The Lincoln Park Music Festival is one of the largest annual music festivals in the tri-state region. Nearly 60,000 people from around the globe come together over two weekends to experience multiple genres of music, including gospel, R&B, house, hip-hop, soulful alternative/mash-up, reggae, dancehall, soca and music of the Latinx/Hispanic Caribbean diaspora.
This year’s theme, “The Return To Newark,” is a call to action for “Newark’s diaspora” to “return home” for the best outdoor free music festival, notes Anthony Smith, executive director at The Lincoln Park Coast Cultural District, Inc. (LPCCD), a nonprofit organization actively engaged in economic development through Creative Placemaking to design an arts and cultural district in Newark’s Lincoln Park neighborhood.
“As a part of this creative placemaking process, the Lincoln Park Music Festival was created to change the trajectory of Black and Brown communities that exist on the (11-acre, four-block neighborhood) of downtown Newark that has been neglected,” says Smith. “We're using arts and culture as a vehicle to heal a community, to fix the broken ecosystem, and music is the main medium of the festival.”
The first slate of musical acts appeared at the Lincoln Park Music Festival the weekend of July 27-31, which featured a Hip Hop Culture Day and tribute to hip-hop and radio duo Awesome 2.
Weekend two of the Lincoln Park Music Festival kicks off Friday, Sept. 9, from 4 p.m. to 9 p.m., with The Soul of Lincoln Park (described as Newark’s “Black Hippie Fest”).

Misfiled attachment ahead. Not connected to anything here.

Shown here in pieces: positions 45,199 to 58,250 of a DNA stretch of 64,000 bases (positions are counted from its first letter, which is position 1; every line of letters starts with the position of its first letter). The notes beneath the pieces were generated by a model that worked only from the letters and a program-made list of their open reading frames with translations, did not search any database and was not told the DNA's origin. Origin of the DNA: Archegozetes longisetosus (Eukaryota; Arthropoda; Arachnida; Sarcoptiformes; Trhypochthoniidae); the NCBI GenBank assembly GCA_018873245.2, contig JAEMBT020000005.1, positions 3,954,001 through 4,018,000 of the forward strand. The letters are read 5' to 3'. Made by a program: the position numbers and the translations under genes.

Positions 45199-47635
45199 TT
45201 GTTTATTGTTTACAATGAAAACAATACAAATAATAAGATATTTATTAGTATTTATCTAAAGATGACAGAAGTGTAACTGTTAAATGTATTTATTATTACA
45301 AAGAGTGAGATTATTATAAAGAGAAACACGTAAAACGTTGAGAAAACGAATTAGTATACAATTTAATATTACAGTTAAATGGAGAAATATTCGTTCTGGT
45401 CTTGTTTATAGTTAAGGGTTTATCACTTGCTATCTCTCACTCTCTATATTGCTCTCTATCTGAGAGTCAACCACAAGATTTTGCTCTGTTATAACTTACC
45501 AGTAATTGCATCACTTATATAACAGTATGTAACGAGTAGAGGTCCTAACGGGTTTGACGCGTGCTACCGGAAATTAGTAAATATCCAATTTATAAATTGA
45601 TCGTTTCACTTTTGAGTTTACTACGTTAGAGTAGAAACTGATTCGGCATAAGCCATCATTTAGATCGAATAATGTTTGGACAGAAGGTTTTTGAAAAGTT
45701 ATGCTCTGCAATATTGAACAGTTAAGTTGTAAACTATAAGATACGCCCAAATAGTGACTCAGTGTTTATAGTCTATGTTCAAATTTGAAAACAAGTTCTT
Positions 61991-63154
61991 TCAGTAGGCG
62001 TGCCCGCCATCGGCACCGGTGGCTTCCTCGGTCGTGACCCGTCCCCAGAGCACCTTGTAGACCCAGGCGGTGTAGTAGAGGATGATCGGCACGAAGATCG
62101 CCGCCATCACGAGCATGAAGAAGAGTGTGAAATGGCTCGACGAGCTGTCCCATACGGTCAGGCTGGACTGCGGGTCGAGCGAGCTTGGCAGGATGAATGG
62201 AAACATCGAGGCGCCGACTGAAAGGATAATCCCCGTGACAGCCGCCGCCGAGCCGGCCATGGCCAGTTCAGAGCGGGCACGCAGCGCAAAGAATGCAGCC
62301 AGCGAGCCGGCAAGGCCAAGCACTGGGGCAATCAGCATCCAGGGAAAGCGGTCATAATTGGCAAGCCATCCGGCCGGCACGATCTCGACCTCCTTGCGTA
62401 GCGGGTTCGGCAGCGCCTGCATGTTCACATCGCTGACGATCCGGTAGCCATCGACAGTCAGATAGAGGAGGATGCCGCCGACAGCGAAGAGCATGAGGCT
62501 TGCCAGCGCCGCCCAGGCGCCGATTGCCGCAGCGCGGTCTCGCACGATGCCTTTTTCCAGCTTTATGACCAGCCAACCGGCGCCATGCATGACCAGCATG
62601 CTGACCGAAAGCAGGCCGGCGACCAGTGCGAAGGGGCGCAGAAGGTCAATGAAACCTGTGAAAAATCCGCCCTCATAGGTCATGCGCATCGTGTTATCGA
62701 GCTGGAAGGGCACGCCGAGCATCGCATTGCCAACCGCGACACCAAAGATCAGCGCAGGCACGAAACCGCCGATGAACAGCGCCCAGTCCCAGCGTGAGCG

The Soul of Lincoln Park will feature musical performances by Soul In The Horn, DJ Nina Sol and DJ L3ni, Gail Campbell, DJ MD, Charisa “the ViolinDiva” Dowe Rouse, Justice Rountree and 360 Poetry Night, and DJ Jon Quick of 94.7 The Block (WXBK-FM).
A featured artist at The Soul of Lincoln Park, Marcy DePina, better known as DJ MD, points out that Lincoln Park (aka the Coast) is one of the oldest parks in the city of Newark. “It's one of the original commons, one of the original green spaces in the city. It's a special place with a lot of historical and cultural significance. Particularly for those of us who are Black who live in the city, it's even more special because the Coast was the area that was a hotbed of music back in the day for Black artists,” she says. “The Lincoln Park Music Festival is not only a natural progression of that energy, but it's also an incredible moment to show that the arts and culture scene is alive and well in the city. And it displays a lot of Newark-based talent or talent that was grown in Newark but has expanded out into the world,” she adds.
For DJ MD, it’s all about giving people good vibes. “I play music from Africa and the diaspora, showing how there is cultural continuity and connectivity through our music,” she says. “I'm looking forward to rocking it at The Soul of Lincoln Park. I'm going to play music from all different parts of Africa, from the Caribbean, the U.S. Mix it all together into one big giant Cachupa, which is Cape Verdean gumbo!” A nod to her cultural and musical roots from Cabo Verde, a group of islands off the west coast of Africa and the homeland of her family.
“The Lincoln Park Music Festival is rooted in traditions of the African American and Afro Caribbean diaspora,” says festival director Kim J. Ford. “Our culture has really permeated and influenced mostly everything in music.”